[14] Id. at 13.

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Photo of Alan D. Wingfield Alan D. Wingfield

Alan Wingfield is a partner in the firm’s Consumer Financial Services practice, with a focus on Financial Services Litigation and consumer law compliance counseling. Alan has represented businesses in many venues nationally in class action and individual consumer litigation. Alan’s practice includes compliance counseling to help businesses with the myriad federal and state consumer protection laws and laws regulating financial services companies.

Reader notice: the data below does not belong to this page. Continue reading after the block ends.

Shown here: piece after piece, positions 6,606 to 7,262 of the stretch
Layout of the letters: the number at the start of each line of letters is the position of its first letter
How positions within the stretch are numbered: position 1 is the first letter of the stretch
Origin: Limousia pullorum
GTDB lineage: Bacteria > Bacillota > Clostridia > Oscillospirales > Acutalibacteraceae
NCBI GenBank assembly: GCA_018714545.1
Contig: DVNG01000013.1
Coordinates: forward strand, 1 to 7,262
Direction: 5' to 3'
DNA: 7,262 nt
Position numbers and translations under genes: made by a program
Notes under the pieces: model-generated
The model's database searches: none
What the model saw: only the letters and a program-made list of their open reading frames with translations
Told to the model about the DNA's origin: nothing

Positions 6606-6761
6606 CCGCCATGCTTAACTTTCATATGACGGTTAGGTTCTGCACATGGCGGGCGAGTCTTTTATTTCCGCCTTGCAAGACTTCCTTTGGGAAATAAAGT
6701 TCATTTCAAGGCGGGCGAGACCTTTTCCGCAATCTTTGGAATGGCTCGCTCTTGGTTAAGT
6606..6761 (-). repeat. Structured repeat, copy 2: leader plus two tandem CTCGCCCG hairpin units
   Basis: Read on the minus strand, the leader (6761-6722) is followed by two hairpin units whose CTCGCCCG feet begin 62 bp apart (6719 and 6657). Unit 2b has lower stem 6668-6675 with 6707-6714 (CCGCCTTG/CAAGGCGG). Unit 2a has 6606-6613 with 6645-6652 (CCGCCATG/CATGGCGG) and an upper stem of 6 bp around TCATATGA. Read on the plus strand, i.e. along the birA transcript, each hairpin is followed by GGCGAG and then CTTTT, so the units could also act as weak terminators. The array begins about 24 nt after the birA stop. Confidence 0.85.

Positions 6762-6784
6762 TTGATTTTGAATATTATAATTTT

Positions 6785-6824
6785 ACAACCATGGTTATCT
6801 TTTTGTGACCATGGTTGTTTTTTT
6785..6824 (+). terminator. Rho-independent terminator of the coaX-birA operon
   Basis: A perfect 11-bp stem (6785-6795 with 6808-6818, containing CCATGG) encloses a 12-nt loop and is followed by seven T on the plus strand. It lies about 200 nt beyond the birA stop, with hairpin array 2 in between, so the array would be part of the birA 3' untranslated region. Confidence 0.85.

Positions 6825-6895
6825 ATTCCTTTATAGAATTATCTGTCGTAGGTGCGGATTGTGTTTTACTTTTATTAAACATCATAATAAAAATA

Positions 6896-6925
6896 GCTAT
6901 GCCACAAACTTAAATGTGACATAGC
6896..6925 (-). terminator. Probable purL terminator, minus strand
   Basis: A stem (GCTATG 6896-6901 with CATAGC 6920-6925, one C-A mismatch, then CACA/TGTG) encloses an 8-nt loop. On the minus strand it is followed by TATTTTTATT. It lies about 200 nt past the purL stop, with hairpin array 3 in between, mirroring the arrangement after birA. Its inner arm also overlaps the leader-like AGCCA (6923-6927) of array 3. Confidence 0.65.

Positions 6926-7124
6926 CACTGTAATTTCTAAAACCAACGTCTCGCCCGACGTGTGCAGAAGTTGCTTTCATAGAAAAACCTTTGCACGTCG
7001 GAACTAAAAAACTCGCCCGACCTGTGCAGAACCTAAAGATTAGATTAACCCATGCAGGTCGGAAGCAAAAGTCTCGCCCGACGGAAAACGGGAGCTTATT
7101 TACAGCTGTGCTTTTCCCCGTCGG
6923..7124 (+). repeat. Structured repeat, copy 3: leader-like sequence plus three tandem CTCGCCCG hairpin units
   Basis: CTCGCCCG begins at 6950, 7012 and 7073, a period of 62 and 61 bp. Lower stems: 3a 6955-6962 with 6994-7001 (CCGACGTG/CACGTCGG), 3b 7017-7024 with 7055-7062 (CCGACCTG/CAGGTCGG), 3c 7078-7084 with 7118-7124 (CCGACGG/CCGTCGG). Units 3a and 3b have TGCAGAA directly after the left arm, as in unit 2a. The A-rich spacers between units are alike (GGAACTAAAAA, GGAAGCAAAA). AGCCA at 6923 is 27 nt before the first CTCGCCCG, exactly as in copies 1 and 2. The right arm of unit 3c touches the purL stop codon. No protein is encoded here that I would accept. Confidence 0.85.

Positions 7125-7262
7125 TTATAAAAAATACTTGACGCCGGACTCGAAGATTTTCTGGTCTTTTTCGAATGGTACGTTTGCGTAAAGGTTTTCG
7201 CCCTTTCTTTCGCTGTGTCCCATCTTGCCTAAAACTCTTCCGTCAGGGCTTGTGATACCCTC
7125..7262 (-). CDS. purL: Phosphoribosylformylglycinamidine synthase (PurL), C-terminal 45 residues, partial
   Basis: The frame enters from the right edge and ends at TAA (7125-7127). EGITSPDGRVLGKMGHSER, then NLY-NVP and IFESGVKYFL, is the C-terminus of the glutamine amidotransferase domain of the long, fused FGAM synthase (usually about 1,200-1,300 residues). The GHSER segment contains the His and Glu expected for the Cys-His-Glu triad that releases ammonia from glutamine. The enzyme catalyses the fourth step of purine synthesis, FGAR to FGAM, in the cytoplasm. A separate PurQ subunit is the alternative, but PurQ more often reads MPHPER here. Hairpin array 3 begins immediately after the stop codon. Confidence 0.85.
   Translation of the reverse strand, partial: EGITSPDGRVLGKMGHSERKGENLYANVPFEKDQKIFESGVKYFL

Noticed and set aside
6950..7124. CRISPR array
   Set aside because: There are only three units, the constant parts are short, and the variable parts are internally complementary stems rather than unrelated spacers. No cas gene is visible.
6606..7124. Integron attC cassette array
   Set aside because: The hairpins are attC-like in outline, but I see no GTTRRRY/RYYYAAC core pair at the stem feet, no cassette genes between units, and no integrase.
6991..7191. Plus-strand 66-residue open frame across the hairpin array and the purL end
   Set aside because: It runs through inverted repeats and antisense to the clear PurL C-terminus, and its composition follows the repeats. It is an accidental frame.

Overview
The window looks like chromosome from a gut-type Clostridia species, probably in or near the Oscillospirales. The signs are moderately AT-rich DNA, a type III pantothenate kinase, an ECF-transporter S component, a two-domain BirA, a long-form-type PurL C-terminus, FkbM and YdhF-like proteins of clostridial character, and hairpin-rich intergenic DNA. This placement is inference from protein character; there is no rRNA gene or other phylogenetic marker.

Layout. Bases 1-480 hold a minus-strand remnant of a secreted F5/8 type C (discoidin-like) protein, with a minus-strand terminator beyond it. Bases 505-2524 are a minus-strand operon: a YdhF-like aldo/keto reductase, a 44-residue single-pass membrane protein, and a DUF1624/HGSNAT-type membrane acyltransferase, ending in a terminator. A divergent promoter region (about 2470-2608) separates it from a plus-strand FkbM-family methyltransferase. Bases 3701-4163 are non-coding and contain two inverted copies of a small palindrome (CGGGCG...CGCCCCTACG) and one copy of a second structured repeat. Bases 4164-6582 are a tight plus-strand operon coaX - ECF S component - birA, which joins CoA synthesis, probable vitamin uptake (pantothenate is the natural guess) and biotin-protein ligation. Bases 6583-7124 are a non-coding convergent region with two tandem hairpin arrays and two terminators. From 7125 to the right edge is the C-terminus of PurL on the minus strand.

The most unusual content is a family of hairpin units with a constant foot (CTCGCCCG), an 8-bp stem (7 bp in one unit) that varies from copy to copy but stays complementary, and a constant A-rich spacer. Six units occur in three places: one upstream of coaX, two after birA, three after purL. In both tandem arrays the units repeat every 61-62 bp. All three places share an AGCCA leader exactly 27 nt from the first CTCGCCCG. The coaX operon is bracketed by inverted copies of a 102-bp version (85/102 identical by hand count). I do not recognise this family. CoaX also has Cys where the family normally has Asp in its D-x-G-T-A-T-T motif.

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Jake is a member of the firm’s Financial Institutions, Corporate, M&A and Securities practices. He is also a member of the International and Education practices.

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James Stevens provides general corporate and regulatory advice to our clients. James has substantial experience in the representation of public and private companies, including financial institutions, marketplace lenders and other FinTech and financial services companies, in mergers and acquisitions, securities offerings and regulatory reporting and compliance. He often serves as the principal outside counsel for these clients.